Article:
Maybe it is just the boomer in me, but I have always admired James Taylor. He is an excellent guitarist and his songs are some of the best from the seventies. Carole King, from that same era, also was a composer to be greatly admired with many classic hits to her name.
So, these two boomer icons hit the road this summer and, despite the slow economy, packed them in. With a combined age of 130 years(!) Taylor and King outperformed — at least in business terms — many of the more youthful groups.
Both artists have had a long-established creative relationship dating back to their shows at the Troubadour Club in Los Angeles forty some years ago. So, given that they are first-rate artists, I don’t think that that alone explains their continued popularity.
Is it nostalgia? Sam Feldman, Taylor’s co-manager, puts it this way:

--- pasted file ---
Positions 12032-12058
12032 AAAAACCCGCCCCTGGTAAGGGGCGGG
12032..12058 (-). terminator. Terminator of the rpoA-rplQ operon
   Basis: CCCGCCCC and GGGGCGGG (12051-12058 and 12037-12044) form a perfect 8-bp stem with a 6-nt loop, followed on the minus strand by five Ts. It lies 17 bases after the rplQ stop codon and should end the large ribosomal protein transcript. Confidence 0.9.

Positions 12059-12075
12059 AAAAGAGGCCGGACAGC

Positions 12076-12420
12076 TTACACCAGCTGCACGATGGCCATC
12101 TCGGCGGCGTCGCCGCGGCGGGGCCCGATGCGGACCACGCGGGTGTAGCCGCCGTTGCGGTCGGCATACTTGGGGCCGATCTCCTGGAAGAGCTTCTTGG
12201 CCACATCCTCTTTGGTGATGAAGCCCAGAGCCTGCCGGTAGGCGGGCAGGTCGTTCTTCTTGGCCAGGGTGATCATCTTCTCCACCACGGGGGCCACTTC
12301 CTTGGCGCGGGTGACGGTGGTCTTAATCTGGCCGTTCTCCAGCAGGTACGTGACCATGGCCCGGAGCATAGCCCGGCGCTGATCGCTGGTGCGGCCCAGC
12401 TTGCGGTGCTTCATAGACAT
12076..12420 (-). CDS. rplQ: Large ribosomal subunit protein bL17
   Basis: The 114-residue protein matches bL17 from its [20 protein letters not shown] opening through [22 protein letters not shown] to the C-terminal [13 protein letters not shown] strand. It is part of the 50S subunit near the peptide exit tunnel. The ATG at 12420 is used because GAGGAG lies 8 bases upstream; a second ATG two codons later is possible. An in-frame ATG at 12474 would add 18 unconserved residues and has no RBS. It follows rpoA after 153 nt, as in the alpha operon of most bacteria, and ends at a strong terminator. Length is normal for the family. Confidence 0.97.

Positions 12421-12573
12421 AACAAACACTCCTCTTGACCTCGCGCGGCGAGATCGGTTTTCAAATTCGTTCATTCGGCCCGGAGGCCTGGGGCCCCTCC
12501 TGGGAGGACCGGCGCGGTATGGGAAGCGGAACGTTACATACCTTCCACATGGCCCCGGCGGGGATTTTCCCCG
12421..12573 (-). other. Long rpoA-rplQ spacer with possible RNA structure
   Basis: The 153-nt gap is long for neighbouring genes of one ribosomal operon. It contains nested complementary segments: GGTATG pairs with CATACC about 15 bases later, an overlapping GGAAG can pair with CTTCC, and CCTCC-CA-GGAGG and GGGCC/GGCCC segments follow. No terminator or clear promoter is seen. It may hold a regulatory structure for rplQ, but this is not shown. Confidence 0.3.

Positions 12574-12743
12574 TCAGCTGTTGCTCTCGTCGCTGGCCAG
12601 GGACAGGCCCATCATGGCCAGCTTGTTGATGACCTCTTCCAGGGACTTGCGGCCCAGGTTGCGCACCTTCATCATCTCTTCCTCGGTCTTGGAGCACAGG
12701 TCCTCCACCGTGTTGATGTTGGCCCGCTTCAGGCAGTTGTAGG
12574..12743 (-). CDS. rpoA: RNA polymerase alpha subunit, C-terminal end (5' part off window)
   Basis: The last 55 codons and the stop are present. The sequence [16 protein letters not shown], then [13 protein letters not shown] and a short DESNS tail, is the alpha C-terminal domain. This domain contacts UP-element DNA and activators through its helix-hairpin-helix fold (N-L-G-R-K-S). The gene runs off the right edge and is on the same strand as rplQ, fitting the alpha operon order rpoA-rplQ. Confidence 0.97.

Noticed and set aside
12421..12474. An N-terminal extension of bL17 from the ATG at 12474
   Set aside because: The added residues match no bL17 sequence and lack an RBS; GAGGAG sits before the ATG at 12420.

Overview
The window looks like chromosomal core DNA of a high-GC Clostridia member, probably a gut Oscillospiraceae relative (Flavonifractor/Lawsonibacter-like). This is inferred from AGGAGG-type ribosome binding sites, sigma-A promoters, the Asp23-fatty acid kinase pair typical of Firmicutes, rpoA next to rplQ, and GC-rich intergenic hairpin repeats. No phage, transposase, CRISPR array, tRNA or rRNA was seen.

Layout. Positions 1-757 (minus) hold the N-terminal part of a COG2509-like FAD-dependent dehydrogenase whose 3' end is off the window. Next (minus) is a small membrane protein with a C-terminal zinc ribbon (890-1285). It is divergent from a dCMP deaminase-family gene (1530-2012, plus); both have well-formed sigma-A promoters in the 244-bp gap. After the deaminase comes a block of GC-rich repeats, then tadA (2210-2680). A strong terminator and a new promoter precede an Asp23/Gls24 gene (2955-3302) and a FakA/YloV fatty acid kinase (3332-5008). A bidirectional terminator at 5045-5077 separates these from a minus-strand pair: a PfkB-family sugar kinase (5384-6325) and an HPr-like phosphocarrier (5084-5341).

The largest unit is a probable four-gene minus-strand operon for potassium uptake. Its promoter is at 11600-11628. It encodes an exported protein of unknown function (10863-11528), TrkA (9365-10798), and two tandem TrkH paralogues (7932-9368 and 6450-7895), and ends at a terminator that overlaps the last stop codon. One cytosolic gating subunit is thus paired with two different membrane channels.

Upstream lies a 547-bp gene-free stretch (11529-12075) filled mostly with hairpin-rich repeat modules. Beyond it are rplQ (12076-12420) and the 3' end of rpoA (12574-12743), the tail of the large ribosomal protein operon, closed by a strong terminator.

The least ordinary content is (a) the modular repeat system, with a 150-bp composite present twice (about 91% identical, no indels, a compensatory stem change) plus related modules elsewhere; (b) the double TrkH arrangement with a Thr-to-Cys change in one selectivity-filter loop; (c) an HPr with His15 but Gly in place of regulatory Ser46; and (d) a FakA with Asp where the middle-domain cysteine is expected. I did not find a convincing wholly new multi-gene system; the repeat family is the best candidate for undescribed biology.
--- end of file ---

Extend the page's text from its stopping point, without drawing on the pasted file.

“Carole and James personify a time in music that had a massive emotional impact on the biggest segment of the population…”
Los Angeles Times pop critic Ann Powers adds:
“It’s more than nostalgia for a particular act, or an album or two… It’s nostalgia for a moment, when people felt hopeful and there was a lot of possibility. And it’s not like going to a Rolling Stones concert, where you feel, ‘Wow, in my youth I was so wild, and look at me now, I need a hip replacement.’ It’s a gentle trip back. It’s a hug, not a strut.”
So, whether it was the musicianship or the the nostalgia that brought out the crowds for this tour, its good to know that people’s emotional connection with this music is as strong as ever. I know that mine is.
For more on the Taylor-King Troubadour Tour see: Taylor-King tour hits right note for fans and business – Yahoo! News.